Frederick realized that being a slave means you will never gain personal freedom and autonomy as a human being. Instead, you are someone else's property. This concept dehumanizes and objectifies slaves.
Ignorance Is Bliss
Douglass does not necessarily promote ignorance. To him, being educated and aware comes with the price of—in his words—having a "view of my wretched condition."
Importance of Being Literate
Education can help one gain self-worth and purpose in life through exposure and awareness.
Why Is It Not an A+ Analysis?
When creating an impactful and distinctive analysis, you may want to avoid the following mistakes that the writer made in the analysis you have just read. Take note that this is a literary piece, thus requiring more profound critical thinking skills, connection-building, and empathy.
The Analysis Is Too Technical
When analyzing literary pieces, try to be less technical and focus more on the messages and character development within the story. To be technical means your analysis focuses more on the following:
- Sentence Structure
While these are also important, only include minimal analysis about them. Instead, focus more on the following:
- Plot progression
- Character development
Balance the grammar and structure analysis with the text's messages and purpose.
Your Thoughts Are All Over the Place
Avoid jumping from one thought to another. Before drafting your analysis, create an outline to make your thoughts more organized and to ensure a comprehensive flow of discussion. An article outline helps you define your thesis statement and elaborate your points within body paragraphs.
Here's a sample outline that you can do for your analysis:
Make an informative title not to leave any ambiguity for the readers.
Include a brief synopsis of "Learning to Read and Write" and provide a brief overview of the themes that you will discuss in your analysis.
About the Author
State a brief background about Frederick Douglass, including some of his famous works and relevant occupations.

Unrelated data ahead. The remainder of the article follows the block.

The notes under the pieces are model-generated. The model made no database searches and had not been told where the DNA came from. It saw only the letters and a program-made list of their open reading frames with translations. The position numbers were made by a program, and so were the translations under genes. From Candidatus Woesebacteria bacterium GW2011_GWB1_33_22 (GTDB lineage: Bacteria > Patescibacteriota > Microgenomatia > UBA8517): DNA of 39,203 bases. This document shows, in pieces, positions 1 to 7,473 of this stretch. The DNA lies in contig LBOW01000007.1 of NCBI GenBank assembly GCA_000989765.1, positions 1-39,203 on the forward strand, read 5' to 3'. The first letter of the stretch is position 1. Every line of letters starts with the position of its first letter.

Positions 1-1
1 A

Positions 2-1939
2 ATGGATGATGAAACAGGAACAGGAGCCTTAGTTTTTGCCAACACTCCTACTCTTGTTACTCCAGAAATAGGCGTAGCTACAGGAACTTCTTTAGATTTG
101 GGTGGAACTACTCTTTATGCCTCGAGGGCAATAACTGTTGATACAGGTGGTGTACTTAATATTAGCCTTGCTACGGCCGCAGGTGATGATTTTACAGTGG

Provide a brief description of the characters within the story.
Discuss the setting or when and where the story happens.
Elaborate on the themes present in the story. These may include literacy, slavery, and freedom.
The Analysis Is Incomplete
Make sure to discuss all the major highlights of the piece. Your analysis might come off as incomplete if you were to miss a significant theme. Here is an example of an incomplete analysis element:
"Frederick talks about the importance of literacy."
Solution: Add an excerpt from that piece where he promotes literacy:
"Frederick recalls Sheridan's powerful speeches of denunciating slavery and vindicating human rights. Literacy allowed him to read important documents and verbalize his thoughts."
Tips on Creating a Brilliant Analysis of "Learning to Read and Write" by Frederick Douglass
If you take the following tips into account, you will be able to create an analysis that will definitely receive the top grade.
Have a Second Reading
Try to read the text as many times as you can. Through this, you will be able to pick up realizations and other things that you might find helpful in analyzing the work itself.
Elaborate Relevant Themes in the Piece
Frederick presented some of the following themes in his piece. Discuss them further in your analysis:
- Ignorance and Literacy
Describe how Frederick differentiated a literate person from an ignorant one. Include the cost of being educated and aware of your situation.
- Slavery and Freedom
It was stated that with slavery, one could never be a free and independent man. Discuss how slavery shackles human freedom and liberty.
Relate These Themes to Contemporary Society
Contextualize the themes of the piece to contemporary issues. An example is how slavery remains rampant in many countries worldwide. You may tackle this using Frederick's perspective in the story and state that this issue is not exclusive to African American people alone.
Read Related Articles
You may read similar articles discussing slavery to have a better idea of how to write your analysis. Doing so may also introduce you to new concepts that you can fit in in your work. Such materials include:
- Reviews of the piece
- Essays on slavery and human rights
- Critiques on Frederick Douglass